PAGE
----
The concept of an infinite number of universes parallel to our own has some vague scientific backing behind it, but is mostly just fun to consider without presuming there’s any real logic involved. If you buy into the theory, then there’s a parallel universe where Dewey did defeat Truman in 1948, where the Buffalo Bills didn’t lose the Super Bowl in 1990 against the New York Giants due to a wide-right field goal, and so on. Thus, there might even be a parallel universe where every aspect of our current one is the same except for one thing: here, John Carter was a success at the box office, not an eternal punchline. It’s been over 2 years since John Carter was released in theaters after decades of development, and it left theaters almost as quickly. Although it was not the most painful flop in recent memory (any movie that grosses nearly $300 million worldwide deserves a tiny bit of credit), and although it has a dedicated subset of fans, John Carter is almost akin to a modern-day Ishtar: a movie known for its financial failure to a wide audience, even if that’s not equal to its creative quality.
Of the various behind-the-scenes stories that have now become apocryphal to the Pixar legend, it’s hard to beat the one associated with Finding Nemo. In the final few years of his time at the top of the Walt Disney Company, Michael Eisner was convinced that Pixar’s winning streak both at the box office and with critics was about to end with this animated feature, the first led by director Andrew Stanton. Eisner couldn’t possibly fathom, he told shareholders, how this movie about a clownfish desperately scouring the ocean for his missing (and only) son with a forgetful blue Tang at his side could ever hit it big with audiences worldwide. When he made these comments in 2001, he did so based on a work-in-progress screening that was, in three respects, vastly different from the final product: Marlin was voiced by William H. Macy, instead of Albert Brooks; the angelfish Gill was, in spite of being the leader of the fish in P. Sherman’s aquarium, lying about his sordid past; and Stanton chose to dole out a series of flashbacks explaining what happened to Nemo’s mother, Coral, instead of beginning the film this way.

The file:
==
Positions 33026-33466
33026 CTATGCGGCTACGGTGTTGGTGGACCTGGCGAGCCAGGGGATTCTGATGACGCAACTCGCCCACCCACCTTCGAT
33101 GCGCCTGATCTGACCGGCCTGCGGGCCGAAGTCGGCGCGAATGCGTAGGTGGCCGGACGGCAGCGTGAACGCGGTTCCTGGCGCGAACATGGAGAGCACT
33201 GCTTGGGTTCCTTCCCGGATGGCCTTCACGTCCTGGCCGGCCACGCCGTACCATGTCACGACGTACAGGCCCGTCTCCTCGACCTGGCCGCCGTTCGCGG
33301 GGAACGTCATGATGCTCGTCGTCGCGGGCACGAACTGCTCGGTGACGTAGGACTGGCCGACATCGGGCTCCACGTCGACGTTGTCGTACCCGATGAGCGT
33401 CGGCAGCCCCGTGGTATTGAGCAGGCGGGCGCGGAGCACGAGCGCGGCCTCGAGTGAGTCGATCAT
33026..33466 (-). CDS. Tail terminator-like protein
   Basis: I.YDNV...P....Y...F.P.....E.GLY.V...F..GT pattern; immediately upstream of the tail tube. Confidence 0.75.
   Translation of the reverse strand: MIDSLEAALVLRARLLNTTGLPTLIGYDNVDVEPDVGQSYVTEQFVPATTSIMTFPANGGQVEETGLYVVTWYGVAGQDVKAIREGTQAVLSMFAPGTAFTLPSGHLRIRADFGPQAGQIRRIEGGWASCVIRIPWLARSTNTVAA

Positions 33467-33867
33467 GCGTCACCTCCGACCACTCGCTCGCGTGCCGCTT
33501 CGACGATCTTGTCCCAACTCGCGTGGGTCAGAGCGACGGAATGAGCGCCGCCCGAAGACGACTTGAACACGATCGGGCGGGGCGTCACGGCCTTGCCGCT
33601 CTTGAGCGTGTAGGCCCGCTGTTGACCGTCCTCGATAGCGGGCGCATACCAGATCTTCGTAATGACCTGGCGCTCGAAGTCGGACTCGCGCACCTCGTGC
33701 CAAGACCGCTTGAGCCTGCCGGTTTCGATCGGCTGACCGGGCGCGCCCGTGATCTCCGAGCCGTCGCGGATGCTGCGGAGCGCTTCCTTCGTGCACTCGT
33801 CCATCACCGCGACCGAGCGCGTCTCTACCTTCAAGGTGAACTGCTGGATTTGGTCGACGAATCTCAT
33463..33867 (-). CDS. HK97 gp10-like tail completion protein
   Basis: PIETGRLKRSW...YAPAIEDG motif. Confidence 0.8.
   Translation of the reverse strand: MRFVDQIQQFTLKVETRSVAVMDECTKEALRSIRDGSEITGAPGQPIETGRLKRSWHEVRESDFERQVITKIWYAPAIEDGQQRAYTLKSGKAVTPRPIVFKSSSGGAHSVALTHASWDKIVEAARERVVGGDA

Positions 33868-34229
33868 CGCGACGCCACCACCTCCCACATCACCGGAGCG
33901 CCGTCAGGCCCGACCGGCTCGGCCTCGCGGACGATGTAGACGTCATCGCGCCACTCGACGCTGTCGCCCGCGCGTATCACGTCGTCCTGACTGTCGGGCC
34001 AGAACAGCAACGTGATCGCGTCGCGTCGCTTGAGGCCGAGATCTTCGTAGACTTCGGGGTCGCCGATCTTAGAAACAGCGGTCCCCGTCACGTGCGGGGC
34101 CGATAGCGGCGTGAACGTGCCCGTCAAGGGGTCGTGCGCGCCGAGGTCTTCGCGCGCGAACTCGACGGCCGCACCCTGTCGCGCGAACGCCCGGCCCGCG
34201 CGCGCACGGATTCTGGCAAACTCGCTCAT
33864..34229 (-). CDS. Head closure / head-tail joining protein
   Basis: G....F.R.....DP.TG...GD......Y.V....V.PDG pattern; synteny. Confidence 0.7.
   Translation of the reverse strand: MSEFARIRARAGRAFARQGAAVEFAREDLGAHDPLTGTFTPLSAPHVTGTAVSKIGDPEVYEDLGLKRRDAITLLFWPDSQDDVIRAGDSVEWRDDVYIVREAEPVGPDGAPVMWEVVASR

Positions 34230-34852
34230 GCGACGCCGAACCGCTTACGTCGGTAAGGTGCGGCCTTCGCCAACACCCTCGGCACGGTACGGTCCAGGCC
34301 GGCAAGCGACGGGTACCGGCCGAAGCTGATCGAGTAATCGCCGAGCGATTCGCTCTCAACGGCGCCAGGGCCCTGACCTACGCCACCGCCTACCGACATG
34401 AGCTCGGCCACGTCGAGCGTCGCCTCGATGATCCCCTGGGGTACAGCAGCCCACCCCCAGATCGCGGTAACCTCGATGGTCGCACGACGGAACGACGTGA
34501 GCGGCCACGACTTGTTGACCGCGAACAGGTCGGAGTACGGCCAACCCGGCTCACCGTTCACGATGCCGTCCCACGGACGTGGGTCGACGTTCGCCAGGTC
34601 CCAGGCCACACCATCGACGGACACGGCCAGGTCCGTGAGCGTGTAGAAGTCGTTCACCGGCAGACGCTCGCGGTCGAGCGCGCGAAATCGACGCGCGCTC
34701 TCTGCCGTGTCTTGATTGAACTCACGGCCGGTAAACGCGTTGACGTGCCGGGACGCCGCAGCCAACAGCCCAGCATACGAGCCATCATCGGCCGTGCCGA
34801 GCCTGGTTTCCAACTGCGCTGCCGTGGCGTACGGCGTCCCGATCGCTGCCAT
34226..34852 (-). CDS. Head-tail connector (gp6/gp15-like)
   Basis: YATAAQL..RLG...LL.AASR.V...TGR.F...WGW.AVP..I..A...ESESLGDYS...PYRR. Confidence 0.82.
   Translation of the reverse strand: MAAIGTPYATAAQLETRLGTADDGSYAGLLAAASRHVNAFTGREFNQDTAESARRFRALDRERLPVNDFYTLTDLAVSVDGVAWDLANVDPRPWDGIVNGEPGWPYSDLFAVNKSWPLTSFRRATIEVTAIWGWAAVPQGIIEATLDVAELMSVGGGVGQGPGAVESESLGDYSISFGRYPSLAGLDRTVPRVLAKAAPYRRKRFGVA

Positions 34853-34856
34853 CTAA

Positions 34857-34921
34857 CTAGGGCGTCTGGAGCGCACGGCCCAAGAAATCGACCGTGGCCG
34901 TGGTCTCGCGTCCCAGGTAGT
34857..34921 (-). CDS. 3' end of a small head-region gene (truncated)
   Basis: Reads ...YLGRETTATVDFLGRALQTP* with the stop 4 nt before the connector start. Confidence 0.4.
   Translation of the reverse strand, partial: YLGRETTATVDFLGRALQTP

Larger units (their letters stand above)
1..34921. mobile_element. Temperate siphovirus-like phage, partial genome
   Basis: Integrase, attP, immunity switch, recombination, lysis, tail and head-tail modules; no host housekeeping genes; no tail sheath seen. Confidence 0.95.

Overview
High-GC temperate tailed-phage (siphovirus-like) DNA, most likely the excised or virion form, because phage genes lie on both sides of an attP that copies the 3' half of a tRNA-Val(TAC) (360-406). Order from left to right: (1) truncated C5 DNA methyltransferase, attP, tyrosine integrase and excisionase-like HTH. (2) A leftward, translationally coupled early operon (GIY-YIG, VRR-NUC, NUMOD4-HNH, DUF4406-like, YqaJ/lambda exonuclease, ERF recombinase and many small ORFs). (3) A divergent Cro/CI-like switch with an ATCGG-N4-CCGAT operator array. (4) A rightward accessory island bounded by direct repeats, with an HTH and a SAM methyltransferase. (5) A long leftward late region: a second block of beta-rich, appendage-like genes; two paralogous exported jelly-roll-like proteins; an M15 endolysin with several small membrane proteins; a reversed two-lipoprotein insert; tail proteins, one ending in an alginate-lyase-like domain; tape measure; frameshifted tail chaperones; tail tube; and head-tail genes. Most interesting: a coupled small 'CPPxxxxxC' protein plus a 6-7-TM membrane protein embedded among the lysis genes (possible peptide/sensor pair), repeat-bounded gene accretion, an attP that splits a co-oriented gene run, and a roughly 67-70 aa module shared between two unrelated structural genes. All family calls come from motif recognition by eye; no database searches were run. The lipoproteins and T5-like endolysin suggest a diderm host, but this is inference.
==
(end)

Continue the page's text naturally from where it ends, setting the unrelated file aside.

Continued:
As unlikely as it may have seemed a few years ago, or even a few months ago if you were stubbornly holding out against the truth, there will be a sequel to the 2003 Pixar classic Finding Nemo, opening in 2015. Of course, more than 30 months from its release, we know very little about Finding Dory, aside from that title, its release date, the involvement of Albert Brooks and—in a more pronounced fashion—Ellen DeGeneres, and little else. But that title can, if nothing else, allow us to assume we have a general notion of what the film will entail: instead of the harried, neurotic Marlin searching the ocean for his son Nemo, he’ll have to do so for the unlikely friend he picked up on that first journey, Dory. These are the facts—at least based on Disney’s recent press release—but those meager crumbs have inspired a great deal of worrisome Internet fervor in the last couple weeks.
Given the amount of negativity surrounding Finding Nemo and WALL-E director Andrew Stanton’s first live-action film, John Carter, you would think that many are not only expecting it to fail, but want it to. Stanton recently returned to Twitter and has been very active, taking time out of his surely-insane schedule to answer questions posed to him by followers. He has cleared up a few rumors about the film that have been floating around the web for months. After the jump, read what he had to say about the film’s oft-written about budget problems and more. [Read more...]
Disney has launched the official website for their live-action feature directed by Andrew Stanton, John Carter (formerly John Carter of Mars). The site is light on goodies at this point, solely featuring a short film synopsis, a brief listing of the cast and crew, as well as a download link for the hi-res teaser poster that was released a few weeks ago. Read on for a look at the official site! [Read more...]
Finding Nemo and WALL-E director Andrew Stanton is venturing into live-action with the upcoming Disney production, John Carter (formerly titled John Carter of Mars) and while it is not a Pixar film, we will be covering the sci-fi film since we figured that many fans of Pixar films are anxiously awaiting to see Stanton’s vision once again. After all, WALL-E was Pixar’s foray into a science-fiction inspired story, and it was easily one of the studio’s most original pieces of work. Considering the man who brought us that unique perspective is the one in charge of John Carter, and looking at the fantastic concept art for the film that has been released, this certainly has the potential to be a great film. [Read more...]